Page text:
I was working on koshi guruma this evening past. I think part of my problem, aside from co-ordination, is flexibility in getting under uke. I'm strong enough from my forays into strongman and olympic lifting in a conventional gym sense.

    I shall shift my focus on ouchi/kouchi gari and seoi nage as much as possible.
  6. adskibullus is offline

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    Posted On:
    11/23/2012 12:18pm


     Style: Lifting heavy stuff

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    Hell yeah! Hell no!
    I would second what BKR is saying he gave the same advise to me when I was a noob and it really helped. I'm 6ft 2 and used to be the tallest guy in my dojo. I started with o goshi then moved onto tsurikomi goshi which really helped me develop the right hand and body movement for my harai goshi later on.

    You'll find after a few months getting low and under uke will become much easier as you get stronger and more flexible , judo is a long and hard journey which makes the little successes more worthwhile.
  7. doofaloofa is offline

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    Posted On:
    11/23/2012 12:53pm


     Style: mma

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    Hell yeah! Hell no!
    Quote Originally Posted by adskibullus View Post
    judo is a long and hard journey which makes the little successes more worthwhile.
    Amen to that!

    The handfull of proper judo moments that I have had make up for all the hours I have spent getting thrown around
  8. Sorekara is offline

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    Posted On:
    11/23/2012 1:07pm


     Style: Judo/BJJ

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    Hell yeah! Hell no!
    Quote Originally Posted by BKR View Post
    Osoto Gari is a common "newb" throw I don't teach to newbs. Again, the whole controlling two people's weight on one leg thing comes in to play. I do have a methodology for teaching it to beginners, but I haven't used it in a long time. I hate seeing "dueling Osoto Gari" contests.
    I understand exactly what you're saying. The frustration of the Osoto dance is what helped me move forward.(no pun intended)
  9. BKR is online now
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    Posted On:
    11/23/2012 6:16pm

    Join us... or die
     Style: Kodokan Judo

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    Hell yeah! Hell no!
    ij
    Quote Originally Posted by faixabranca View Post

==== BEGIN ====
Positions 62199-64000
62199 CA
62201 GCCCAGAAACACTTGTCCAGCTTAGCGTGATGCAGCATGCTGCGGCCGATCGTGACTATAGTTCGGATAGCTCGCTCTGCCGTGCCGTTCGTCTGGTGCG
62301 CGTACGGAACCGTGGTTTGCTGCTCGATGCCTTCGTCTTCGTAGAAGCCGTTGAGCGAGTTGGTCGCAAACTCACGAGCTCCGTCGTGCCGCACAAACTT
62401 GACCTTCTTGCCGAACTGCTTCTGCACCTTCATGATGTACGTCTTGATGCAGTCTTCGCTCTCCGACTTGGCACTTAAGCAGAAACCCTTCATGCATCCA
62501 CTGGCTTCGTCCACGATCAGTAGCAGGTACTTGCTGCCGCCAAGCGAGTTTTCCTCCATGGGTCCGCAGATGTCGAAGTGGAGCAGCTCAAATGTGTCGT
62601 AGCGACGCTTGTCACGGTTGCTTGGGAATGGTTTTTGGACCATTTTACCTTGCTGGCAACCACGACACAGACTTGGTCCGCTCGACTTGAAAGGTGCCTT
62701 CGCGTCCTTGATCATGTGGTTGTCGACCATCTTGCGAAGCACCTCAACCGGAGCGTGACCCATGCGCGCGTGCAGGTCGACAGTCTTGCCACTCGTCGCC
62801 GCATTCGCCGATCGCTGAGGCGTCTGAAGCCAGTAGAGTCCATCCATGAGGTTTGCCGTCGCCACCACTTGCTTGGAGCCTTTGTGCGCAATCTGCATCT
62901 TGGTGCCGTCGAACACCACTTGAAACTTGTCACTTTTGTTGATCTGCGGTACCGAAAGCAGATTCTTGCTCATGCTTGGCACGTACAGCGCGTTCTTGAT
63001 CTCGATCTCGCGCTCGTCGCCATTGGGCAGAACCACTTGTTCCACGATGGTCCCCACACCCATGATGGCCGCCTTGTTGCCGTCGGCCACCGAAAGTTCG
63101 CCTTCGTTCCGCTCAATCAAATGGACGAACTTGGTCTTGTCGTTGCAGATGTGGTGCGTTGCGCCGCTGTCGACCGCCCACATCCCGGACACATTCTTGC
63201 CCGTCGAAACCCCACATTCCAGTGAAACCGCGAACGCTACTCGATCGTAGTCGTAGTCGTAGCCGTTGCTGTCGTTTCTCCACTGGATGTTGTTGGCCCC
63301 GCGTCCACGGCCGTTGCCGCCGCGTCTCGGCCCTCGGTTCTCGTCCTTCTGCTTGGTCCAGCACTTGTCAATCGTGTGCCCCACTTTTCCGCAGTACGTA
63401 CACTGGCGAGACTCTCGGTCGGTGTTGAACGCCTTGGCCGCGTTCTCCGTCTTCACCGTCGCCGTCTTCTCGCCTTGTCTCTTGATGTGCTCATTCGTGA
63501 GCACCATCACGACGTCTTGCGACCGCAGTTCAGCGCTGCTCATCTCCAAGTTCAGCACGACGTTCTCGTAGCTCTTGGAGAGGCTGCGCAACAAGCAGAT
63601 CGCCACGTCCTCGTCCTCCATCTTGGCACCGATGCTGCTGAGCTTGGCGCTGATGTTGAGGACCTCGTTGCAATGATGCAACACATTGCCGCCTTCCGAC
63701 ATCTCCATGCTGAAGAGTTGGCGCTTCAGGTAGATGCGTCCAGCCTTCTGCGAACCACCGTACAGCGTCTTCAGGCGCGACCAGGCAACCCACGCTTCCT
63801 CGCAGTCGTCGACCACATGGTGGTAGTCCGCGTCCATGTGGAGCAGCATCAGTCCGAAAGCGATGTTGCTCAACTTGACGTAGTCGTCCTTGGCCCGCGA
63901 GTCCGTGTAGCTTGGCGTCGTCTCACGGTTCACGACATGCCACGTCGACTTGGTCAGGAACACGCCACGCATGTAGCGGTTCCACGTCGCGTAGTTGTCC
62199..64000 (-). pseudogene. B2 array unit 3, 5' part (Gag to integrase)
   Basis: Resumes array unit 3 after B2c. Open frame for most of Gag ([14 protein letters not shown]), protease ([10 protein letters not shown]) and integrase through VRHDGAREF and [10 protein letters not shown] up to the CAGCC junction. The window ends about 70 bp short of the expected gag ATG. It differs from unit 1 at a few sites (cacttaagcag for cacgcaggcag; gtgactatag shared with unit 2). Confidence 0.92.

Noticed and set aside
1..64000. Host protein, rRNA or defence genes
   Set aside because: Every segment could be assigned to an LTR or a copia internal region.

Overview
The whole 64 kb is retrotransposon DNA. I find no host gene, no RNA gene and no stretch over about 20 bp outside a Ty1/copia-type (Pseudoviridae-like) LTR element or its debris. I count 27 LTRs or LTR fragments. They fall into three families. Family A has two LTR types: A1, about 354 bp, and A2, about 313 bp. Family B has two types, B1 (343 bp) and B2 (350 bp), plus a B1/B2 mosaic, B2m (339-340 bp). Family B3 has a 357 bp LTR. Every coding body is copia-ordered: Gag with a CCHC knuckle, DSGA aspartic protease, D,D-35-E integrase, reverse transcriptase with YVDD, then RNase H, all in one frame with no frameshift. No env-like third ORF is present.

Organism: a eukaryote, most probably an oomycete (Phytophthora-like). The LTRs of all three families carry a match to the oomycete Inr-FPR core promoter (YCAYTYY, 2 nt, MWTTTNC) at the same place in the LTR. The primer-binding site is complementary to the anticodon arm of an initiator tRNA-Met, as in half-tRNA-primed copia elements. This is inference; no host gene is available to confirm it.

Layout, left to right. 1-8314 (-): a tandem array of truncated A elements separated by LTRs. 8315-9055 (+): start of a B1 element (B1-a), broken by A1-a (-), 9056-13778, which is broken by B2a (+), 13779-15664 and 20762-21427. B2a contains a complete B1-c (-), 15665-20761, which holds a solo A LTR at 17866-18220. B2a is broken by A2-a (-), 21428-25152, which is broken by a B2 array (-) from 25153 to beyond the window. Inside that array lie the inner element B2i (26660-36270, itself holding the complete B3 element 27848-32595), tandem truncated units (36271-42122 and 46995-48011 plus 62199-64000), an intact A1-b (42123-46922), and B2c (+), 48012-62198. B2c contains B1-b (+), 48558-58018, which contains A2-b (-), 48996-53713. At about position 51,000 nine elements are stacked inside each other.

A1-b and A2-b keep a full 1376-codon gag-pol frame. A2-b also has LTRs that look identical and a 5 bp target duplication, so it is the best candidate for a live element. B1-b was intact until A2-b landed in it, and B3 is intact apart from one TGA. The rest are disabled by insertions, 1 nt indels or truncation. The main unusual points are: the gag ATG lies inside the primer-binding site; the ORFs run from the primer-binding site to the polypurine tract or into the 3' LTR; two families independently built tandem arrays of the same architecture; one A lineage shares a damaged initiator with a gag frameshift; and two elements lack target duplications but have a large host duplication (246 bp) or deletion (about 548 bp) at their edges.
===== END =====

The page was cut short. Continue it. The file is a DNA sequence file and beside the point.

BKR,

    First, thanks for all the information!

    I've decided to focus on keeping my feet under me for now. It's as if the Judo gods (Kano, Kimura et al) have heard my pleas and sent a guy who is 6'4" and 225-230lbs. I actually know him from my old kickboxing gym and he's a decent guy.
    for m
    I was working on koshi guruma this evening past. I think part of my problem, aside from co-ordination, is flexibility in getting under uke. I'm strong enough from my forays into strongman and olympic lifting in a conventional gym sense.

    I shall shift my focus on ouchi/kouchi gari and seoi nage as much as possible.
    That's good news, two uke closer to your size should work out nicely for all three of you. Be sure to work with the shorter guy, though, as it will show flaws in your form as you will HAVE to lower your weight correctly.

    The flexibility is a big issue. Most people don't really have (or need) much flexibility in t heir hips and lower back. You don't need to by super flexible, but the specificity of the position/movement in Judo makes it more important.

    Koshi Guruma is a nice throw, but I'd leave it for now if I were you. The hip placement is different (but important) and the arm around the shoulder hand position won't help you with normal tsurikomi action (you use it but it is harder to maintain control/contact because you remove your lapel hand). Save it for later.

    Seoi nage is good as well. I teach Ippon Seoinage because I find that students get confused by the hand positioning of the tsurite (lapel hand). O Goshi, Tsurikomi Goshi, then Seoi Nage once you get the tsurikomi action down. Move to Tsurikomi Goshi as quickly as you can, as O goshi has similar problem to Koshi Guruma (and Ippon Seoi nage) with the lapel hand releasing uke.

    Ouchi and kouchi are critical, put in time with them both and use then together as soon as possible. They also work well with the basic forward throws.
    Last edited by BKR; 11/23/2012 6:19pm at . Reason: left out a couple of words
    Falling for Judo since 1980
  10. BKR is online now
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    Posted On:
    11/23/2012 6:17pm

    Join us... or die
     Style: Kodokan Judo

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    Hell yeah! Hell no!
    Quote Originally Posted by doofaloofa View Post
    Amen to that!

    The handfull of proper judo moments that I have had make up for all the hours I have spent getting thrown around
    Same for me for sure!
    Falling for Judo since 1980